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Plaine de Grippon

Landscape - Morne-A-l'Eau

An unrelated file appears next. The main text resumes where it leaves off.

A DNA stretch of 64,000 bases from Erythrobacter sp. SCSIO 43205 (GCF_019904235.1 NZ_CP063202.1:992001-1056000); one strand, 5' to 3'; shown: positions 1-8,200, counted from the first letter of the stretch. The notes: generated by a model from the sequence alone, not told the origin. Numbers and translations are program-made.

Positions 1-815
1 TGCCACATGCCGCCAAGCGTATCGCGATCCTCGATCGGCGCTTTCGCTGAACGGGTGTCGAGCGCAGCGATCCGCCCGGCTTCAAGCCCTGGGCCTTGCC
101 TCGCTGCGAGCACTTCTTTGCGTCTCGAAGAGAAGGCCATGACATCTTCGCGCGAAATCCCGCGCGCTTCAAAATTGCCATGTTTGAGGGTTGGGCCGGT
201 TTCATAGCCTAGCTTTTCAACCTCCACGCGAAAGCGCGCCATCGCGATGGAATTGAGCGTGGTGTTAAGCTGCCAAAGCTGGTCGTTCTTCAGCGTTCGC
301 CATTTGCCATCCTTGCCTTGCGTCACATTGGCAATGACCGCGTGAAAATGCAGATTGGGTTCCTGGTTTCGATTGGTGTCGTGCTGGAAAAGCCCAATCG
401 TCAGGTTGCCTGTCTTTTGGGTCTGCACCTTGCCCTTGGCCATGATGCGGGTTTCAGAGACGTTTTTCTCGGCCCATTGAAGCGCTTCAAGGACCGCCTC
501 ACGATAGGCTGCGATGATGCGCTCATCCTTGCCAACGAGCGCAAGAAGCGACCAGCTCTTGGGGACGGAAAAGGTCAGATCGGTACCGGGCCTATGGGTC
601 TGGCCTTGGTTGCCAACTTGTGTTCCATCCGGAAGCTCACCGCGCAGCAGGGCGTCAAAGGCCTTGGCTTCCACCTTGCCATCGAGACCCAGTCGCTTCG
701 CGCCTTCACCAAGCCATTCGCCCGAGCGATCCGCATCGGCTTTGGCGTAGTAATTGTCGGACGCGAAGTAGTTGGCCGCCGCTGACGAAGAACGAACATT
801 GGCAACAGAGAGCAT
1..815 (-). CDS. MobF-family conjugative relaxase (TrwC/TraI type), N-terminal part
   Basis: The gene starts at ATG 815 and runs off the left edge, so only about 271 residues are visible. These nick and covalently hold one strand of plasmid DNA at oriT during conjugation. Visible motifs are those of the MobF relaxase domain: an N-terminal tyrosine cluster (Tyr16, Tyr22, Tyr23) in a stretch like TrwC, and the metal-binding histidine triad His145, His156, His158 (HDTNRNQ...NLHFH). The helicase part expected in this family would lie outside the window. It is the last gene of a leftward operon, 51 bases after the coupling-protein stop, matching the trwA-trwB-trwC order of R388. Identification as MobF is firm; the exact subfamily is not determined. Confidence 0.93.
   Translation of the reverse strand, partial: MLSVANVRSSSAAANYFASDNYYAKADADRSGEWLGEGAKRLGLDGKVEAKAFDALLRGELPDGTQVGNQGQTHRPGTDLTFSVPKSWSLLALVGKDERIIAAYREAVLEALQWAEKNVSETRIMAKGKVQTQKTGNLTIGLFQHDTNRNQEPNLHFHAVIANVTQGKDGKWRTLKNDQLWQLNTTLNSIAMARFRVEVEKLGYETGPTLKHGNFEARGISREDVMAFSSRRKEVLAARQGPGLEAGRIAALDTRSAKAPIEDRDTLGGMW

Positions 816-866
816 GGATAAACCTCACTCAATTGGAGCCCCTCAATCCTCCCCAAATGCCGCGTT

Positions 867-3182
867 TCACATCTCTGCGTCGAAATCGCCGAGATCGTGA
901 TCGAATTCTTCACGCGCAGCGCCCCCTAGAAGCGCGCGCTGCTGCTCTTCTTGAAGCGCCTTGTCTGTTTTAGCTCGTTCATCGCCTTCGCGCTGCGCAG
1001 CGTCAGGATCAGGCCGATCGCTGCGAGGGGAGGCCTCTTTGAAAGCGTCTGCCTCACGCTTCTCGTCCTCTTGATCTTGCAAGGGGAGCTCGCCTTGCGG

In the heart of Grande Terre, and bordered by a wide swathe of mangroves and bayou forest that run alongside the Grand Cul-de-Sac Marin, this great plain stretches between the uplands of Grands Fonds in the south and the small valleys of Petit-Canal in the north, each of them contributing to the plain’s perennial fertility. The substratum of this graben (a trench or valley caused by collapsed land between two tectonic faults) remained submerged for a longer than usual period, giving rise to an important alluvial deposit that has produced a highly fertile agricultural plain. The plain is furrowed with canals, which collect the runoff that is fed by the small ravines in the outlying uplands. The plain also harbors a source of groundwater that constitutes one of the biggest reserves of unpolluted water on Grande Terre. The whole eastern half of the plain is covered with a practically unbroken stretch of cane fields, which should come as no surprise, since sugar cane has been the region’s principal crop since it was developed around the end of the 18th century. The cane industry expanded even further once the Rotours Canal was completed in 1829. At its peak, the cane economy boasted around 20 sugar plantations, three distilleries (in Dubelloy, Dévarieux and Lasserre), and a central factory that processed the harvest from the plain. Plaine de Grippon is a genuine landscaped nature reserve so it is easily explored. There are many spots where you can admire the undulating cane fields, the surrounding hills, or the town with its church tower, and on a clear day, you stand a good chance of seeing the Basse Terre mountain range.

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